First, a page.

Travelling through Amish country, you've probably noticed a horse drawn carriage. One Sullivan resident has transformed the traditional buggy by giving it a touch of solar power.
IPR's Sean Powers went for a ride in the horseless carriage:
"Flip the switch on, and it's ready to go. It's got a reverse. Got a break. A working break (nat of break) I've got turn signals.
(nat of buggy accelerating...keep nat under of moving buggy)
Larry Yoder's buggy has four solar panels attached to the roof, which pull in sunlight to power a motor. It goes about eight miles an hour in reverse and 14 forward. Because this is green technology, Yoder chose green seats.
"Early one morning I thought I got this buggy, and I've got access to some solar panels. Why not make it solar powered? As far as I know, it's the world's first Amish solar powered buggy."
Yoder is not Amish, but used to own an Amish-style restaurant, where customers could sit in an authentic buggy. A couple of years ago after the restaurant closed, he upgraded the buggy with solar power - an idea he got after noticing the Amish using solar energy to power lights on their carriages.
"I'm not really targeting them to change their ways to eliminate a horse or nothing like that. That's not my intent."
Though, Yoder says he thinks it could catch on in the Amish community in the next five to ten years. Even though they're not buying it, he says some Amish business owners did help him build it. But there are others communities interested.
"Welcome to Arthur, Illinois. My name is Stella, and I'm going to be your guide here today. As we travel out through the country side, I'm going to be sharing with you a lot of different things about the Amish lifestyle and culture." (keep Eads' voice under VO)
That's Stella Eads. She gives more than a hundred tours each year to people from all over the world, who are interested in Arthur's Amish community. When I met her, she was talking with visitors aboard a bus from Elizabethtown, Kentucky.
Now, it's one thing to show people around Arthur and talk about the history of the Amish, but Eads wants to make the tour much more authentic. Enter Larry Yoder's buggy.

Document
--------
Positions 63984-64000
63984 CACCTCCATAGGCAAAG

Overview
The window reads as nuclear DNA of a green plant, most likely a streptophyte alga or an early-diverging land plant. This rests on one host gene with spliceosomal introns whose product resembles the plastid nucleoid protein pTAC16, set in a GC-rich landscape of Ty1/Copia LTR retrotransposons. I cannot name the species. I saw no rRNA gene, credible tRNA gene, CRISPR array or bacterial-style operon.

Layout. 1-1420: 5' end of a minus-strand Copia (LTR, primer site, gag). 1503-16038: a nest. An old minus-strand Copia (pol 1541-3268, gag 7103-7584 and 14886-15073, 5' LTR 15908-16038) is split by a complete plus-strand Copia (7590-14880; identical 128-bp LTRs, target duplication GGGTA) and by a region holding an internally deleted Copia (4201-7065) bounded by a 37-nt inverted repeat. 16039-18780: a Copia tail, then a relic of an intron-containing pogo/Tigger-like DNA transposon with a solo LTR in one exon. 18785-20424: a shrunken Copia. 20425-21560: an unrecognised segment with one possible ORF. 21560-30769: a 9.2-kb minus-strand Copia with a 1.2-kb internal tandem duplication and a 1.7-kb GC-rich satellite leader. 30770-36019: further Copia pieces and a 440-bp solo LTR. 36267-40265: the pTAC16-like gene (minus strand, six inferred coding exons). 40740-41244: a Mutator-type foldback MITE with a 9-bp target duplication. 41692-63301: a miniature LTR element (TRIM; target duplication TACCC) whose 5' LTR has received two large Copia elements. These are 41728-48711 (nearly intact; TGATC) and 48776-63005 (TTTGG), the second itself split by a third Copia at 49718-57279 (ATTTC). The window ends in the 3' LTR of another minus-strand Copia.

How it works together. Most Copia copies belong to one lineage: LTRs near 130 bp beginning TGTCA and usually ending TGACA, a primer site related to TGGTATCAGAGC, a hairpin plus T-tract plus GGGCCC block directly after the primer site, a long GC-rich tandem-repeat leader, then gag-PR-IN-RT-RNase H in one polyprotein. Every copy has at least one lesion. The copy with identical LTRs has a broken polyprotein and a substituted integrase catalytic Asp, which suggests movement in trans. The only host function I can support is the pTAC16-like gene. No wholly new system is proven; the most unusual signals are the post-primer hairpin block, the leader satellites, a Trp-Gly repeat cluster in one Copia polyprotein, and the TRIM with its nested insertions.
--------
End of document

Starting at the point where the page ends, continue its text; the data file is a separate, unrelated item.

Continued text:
"Well, I just envision having it here, close to the shop, and then whenever people want to go out on a tour, just take them out and show them around and give them a true Amish experience, as close as we can get without the horse."
(nat of buggy)
Back in the horseless buggy, Larry Yoder says he'd like to make it faster, so that he can ride it more than a thousand miles away to Sarasota, Florida.
"That's where we go in the winter time. As you can hear going down the road it's got a little wind to it. I got a G-P-S. I mounted a G-P-S. I've got cruise control. You push... (nat of buggie rattling loudly) ...push the button and it holds that speed."
Before I say goodbye to Yoder, I take a peek in his garage to look at some of his other solar powered prototypes. There's a carriage that doesn't look anything like the one from earlier. It has two 5 1/2 foot giant wheels with L-E-D lights mounted on the spokes, a seat for two people, and a tractor engine.
"Ok, You tell me how fast you want to go. I'll slowly take it up."
(nat of buggy accelerating)
This buggy goes eight miles per hour, but it seems much faster if you're spinning around in circles...
WHOA! HAHA! Do you ever get sick doing this?
YODER: "Not really?"
I think you've had some practice."
"I've had a lot of practice.
"Don't try walking right now."
I'm going to pass out right now.
Yoder is still perfecting his solar powered buggy, and he says he'd like to make it widely available soon.
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